What time is it? Kazuo Umezu time! From the creator of Scary Book, Orochi: Blood and Reptilia comes a sci-fi horror series aptly named The Drifting Classroom. Set in the early 1970s Japan, The Drifting Classroom is an intense story of survival in a post apocalyptic world. When the grounds of his school are suddenly transported into the far flung future, Sho and his classmates must somehow manage to keep their sanity about them in the face of starvation, murderous teachers and panicky underclassmen.
The story of The Drifting Classroom unfolds in a very dark, heavy atmosphere with plenty of tension and unease. Gone is the formulaic storytelling of Umezu’s 1965 Reptilia in which Character A finds Monster A and then spends the rest of the chapter running and hiding from said monster. Following the success of the dramatic and beautifully rendered 1969-1970 suspense thriller Orochi, Umezu continues to show great maturation in both writing and story concept.
Perhaps the one area in which The Drifting Classroom falls short of stellar is the artwork. The character design of The Drifting Classroom is retro, but enduringly fun. The characters have four expressions – “unbridled joy”, “open mouthed screaming or yelling”, “brow furrowed concern”, and “crying”. Classic Umezu. Classic, but un-evolved. While Orochi: Blood departs from Umezu’s usual backgrounds in favor of creative scene framing techniques and highly detailed but cool mansions interiors, The Drifting Classroom is a step backwards to his earlier stories resplendent in motion lines. To be fair the scenery is much improved from both Orochi:Blood and Reptilia and shows a greater grasp of interior and natural exterior settings. This comes into play in many ways, not least of which is to show the contrast of the alien scenery around the transported grounds of the school.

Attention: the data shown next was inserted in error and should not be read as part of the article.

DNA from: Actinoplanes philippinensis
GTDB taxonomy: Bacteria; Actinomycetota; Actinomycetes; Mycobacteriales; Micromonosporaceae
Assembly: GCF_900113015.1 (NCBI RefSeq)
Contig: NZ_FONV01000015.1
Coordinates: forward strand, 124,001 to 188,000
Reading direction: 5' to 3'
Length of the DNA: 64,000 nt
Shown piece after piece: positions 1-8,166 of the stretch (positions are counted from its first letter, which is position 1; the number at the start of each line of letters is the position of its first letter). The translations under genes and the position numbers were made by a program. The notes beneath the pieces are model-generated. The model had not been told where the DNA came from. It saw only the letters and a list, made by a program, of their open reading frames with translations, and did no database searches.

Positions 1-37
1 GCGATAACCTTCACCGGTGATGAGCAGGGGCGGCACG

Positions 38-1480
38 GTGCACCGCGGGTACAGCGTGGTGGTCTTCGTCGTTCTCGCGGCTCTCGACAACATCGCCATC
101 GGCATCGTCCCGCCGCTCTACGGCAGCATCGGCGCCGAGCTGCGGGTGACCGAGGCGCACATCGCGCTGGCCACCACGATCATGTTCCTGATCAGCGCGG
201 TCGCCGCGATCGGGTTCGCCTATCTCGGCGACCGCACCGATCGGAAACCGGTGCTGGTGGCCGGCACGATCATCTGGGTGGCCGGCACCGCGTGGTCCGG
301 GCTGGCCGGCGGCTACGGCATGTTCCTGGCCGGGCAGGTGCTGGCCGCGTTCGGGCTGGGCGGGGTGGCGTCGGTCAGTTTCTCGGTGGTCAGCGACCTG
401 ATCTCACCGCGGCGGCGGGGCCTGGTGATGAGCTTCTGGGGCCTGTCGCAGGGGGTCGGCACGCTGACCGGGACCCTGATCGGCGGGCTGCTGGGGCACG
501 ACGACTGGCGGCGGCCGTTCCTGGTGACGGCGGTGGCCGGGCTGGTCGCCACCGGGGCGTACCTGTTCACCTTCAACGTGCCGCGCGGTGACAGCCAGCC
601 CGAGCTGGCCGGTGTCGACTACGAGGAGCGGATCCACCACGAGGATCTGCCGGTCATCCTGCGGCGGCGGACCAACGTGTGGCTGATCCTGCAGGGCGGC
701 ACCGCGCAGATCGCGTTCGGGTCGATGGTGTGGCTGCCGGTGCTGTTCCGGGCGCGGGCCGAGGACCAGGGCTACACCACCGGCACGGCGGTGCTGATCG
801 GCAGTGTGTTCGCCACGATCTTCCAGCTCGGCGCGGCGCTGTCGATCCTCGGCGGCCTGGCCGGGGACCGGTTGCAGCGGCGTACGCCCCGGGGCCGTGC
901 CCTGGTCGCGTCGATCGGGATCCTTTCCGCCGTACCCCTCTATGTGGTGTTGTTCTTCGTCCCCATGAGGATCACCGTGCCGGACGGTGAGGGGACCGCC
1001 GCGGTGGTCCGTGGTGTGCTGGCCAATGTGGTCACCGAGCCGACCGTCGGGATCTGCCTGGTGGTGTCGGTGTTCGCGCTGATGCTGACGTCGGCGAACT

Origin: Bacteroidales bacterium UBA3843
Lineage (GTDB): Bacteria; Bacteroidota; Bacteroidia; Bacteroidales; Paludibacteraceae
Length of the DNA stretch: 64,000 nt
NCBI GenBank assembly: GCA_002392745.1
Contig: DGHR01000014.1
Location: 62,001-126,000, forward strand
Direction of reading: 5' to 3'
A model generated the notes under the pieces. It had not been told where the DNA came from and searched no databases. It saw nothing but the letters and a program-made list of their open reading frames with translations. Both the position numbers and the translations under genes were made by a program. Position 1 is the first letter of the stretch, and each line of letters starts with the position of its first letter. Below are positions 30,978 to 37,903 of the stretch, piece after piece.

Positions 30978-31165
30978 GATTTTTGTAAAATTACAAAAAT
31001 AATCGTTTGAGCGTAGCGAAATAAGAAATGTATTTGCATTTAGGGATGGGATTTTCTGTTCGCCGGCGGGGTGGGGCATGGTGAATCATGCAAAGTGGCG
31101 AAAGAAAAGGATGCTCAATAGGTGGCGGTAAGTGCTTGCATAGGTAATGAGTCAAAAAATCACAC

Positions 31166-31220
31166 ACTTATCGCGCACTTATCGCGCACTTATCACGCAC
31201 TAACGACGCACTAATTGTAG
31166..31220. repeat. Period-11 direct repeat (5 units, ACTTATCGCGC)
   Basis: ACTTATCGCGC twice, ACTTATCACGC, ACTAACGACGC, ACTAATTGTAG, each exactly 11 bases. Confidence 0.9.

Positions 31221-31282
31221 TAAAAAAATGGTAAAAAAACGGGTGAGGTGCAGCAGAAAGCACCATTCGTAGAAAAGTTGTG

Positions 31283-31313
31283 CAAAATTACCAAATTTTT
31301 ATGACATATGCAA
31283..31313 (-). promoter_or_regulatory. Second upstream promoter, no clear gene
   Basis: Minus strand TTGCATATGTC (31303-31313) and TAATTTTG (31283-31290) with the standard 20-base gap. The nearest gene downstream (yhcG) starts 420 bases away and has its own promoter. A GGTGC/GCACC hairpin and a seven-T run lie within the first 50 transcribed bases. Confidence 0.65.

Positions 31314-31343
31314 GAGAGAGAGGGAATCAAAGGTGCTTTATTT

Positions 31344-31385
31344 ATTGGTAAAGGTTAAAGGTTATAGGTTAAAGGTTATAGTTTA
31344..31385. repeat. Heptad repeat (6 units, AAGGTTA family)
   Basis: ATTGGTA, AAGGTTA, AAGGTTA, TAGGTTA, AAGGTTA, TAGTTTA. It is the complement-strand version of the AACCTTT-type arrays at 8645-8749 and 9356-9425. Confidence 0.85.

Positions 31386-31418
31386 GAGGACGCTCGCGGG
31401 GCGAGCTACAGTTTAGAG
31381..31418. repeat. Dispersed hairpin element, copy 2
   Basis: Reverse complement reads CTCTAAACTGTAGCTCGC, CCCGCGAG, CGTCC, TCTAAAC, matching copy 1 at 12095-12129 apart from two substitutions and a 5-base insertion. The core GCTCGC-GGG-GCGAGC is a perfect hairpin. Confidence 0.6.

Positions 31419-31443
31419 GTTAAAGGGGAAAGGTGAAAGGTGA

The appeal of The Drifting Classroom has resulted in numerous reincarnations of Umezu’s manga… some better than others. It’s been translated into two movies so far: Hyōryū Kyōshitsu (1987) and Drifting School (1995). In 2002 it was also reinterpreted into an 8 episode Japanese TV drama titled The Long Love Letter.
Originally published in Weekly Shonen Sunday between 1972-1974, at present all 11 volumes of the manga are available in English from VIZ Media via their Signature line. This is a series worth owning if you are a fan of the survival horror genre ala Dragon Head and Lord of the Flies. It’s well drawn, minus a few shortcomings, has a lot of atmosphere, and some really great twists in later volumes. Well worth the $9.99 / volume price tag.